Amplitude vs offset (or, more properly, angle) analysis is a core component of quantitative interpretation. The AVO method is based on the fact that the reflectivity of a geological interface does not depend only on the acoustic rock properties (velocity and density) on both sides of the interface, but also on the angle of the incident ray. Happily, this angular reflectivity encodes elastic rock property information. Long story short: AVO is awesome.
As you may know, I'm a big fan of forward modeling — predicting the seismic response of an earth model. So let's model the response the interface between a very simple model of only two rock layers. And we'll do it in only a few lines of Python. The workflow is straightforward:
- Define the properties of a model shale; this will be the upper layer.
- Define a model sandstone with brine in its pores; this will be the lower layer.
- Define a gas-saturated sand for comparison with the wet sand.
- Define a range of angles to calculate the response at.
- Calculate the brine sand's response at the interface, given the rock properties and the angle range.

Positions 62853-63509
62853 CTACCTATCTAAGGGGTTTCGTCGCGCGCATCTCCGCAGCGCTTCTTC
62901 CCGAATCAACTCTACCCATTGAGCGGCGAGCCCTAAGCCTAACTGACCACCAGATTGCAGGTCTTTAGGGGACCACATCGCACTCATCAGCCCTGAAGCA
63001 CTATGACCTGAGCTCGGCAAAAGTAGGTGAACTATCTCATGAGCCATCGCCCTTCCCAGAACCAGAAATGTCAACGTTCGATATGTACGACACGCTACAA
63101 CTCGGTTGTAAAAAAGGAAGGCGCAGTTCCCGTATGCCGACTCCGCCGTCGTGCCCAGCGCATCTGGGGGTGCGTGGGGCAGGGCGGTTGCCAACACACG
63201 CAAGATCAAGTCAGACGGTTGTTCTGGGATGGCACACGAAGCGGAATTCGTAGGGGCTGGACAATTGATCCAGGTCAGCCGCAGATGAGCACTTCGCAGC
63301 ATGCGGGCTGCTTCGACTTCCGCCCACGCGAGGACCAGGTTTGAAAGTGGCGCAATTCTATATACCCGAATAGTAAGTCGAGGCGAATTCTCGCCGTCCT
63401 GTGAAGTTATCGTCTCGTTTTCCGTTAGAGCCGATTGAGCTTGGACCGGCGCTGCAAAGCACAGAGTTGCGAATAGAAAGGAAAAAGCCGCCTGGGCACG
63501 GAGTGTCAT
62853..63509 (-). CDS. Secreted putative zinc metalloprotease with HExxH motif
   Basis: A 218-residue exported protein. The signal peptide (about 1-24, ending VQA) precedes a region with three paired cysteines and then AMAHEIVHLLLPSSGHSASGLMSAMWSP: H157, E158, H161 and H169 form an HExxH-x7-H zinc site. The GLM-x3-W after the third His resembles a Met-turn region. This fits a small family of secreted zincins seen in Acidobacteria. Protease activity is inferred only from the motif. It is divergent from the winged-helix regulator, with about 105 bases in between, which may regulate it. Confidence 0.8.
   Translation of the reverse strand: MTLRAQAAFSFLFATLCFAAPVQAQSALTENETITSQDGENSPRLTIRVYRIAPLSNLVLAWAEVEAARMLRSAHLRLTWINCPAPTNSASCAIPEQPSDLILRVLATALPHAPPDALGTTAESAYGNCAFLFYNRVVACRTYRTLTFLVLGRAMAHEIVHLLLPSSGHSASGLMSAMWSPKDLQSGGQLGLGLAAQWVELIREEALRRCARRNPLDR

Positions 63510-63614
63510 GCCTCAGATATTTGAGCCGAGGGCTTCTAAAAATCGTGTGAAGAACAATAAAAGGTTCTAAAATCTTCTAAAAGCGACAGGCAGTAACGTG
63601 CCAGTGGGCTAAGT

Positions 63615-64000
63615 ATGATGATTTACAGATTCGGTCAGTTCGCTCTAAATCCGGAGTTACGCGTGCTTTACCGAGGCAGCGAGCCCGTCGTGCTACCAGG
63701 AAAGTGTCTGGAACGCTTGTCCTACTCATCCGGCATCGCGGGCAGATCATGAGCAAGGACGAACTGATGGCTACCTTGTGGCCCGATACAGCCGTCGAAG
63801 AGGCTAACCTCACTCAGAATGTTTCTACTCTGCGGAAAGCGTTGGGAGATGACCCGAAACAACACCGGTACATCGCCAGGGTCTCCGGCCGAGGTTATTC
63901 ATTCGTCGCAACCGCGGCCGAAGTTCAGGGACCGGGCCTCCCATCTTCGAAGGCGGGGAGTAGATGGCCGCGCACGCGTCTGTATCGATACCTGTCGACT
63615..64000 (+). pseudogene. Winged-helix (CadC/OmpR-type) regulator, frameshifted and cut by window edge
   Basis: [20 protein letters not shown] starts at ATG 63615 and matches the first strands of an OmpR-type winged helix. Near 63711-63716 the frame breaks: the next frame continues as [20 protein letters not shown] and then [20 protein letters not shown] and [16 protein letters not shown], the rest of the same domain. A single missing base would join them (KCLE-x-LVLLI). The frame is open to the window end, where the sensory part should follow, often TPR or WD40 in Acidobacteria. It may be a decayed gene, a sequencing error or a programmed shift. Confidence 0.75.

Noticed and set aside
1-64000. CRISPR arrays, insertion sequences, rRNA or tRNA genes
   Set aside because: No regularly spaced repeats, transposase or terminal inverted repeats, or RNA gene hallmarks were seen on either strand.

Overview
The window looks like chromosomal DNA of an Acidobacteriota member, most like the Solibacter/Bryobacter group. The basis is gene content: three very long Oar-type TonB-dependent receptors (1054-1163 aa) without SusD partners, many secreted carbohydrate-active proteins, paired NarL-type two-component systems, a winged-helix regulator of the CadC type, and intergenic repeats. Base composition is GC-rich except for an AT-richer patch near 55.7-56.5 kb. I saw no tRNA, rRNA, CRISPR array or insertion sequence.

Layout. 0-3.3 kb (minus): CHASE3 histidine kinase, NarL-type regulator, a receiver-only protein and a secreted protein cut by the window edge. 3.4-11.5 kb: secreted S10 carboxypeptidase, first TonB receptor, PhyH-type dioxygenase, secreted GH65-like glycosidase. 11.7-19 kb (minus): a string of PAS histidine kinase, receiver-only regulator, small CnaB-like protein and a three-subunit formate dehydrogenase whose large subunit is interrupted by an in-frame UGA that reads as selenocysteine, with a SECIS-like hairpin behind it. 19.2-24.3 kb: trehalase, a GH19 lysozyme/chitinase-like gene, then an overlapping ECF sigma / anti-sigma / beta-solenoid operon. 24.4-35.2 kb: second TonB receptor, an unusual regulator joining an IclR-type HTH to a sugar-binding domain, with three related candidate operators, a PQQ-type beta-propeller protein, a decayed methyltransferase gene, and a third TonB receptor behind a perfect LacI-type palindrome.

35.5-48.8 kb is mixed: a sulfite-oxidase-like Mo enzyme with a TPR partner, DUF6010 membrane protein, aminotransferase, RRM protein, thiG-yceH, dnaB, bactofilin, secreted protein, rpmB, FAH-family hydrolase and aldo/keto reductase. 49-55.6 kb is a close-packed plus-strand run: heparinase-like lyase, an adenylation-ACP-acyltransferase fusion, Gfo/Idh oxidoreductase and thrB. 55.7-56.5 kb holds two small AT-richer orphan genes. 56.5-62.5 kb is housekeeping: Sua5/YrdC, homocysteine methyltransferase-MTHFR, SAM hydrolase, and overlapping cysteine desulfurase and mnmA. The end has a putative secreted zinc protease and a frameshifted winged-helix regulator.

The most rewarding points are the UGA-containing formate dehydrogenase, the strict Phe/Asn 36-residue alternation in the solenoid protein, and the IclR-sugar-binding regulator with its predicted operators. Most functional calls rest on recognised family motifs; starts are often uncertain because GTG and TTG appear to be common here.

- For comparison, calculate the gas sand's response with the same parameters.
- Plot the brine case.
- Plot the gas case.
- Add a legend to the plot.
That's it — nine lines! Here's the result:
Once we have rock properties, the key bit is in the middle:
θ = range(0, 31) shuey = bruges.reflection.shuey2(vp0, vs0, ρ0, vp1, vs1, ρ1, θ)
shuey2 is one of the many functions in bruges — here it provides the two-term Shuey approximation, but it contains lots of other useful equations. Virtually everything else in our AVO plotting routine is just accounting and plotting.
As in all these posts, you can follow along with the code in the Jupyter Notebook. You can view this on GitHub, or run it yourself in the increasingly flaky MyBinder (which is down at the time of writing... I'm working on an alternative).
What would you like to see in x lines of Python? Requests welcome!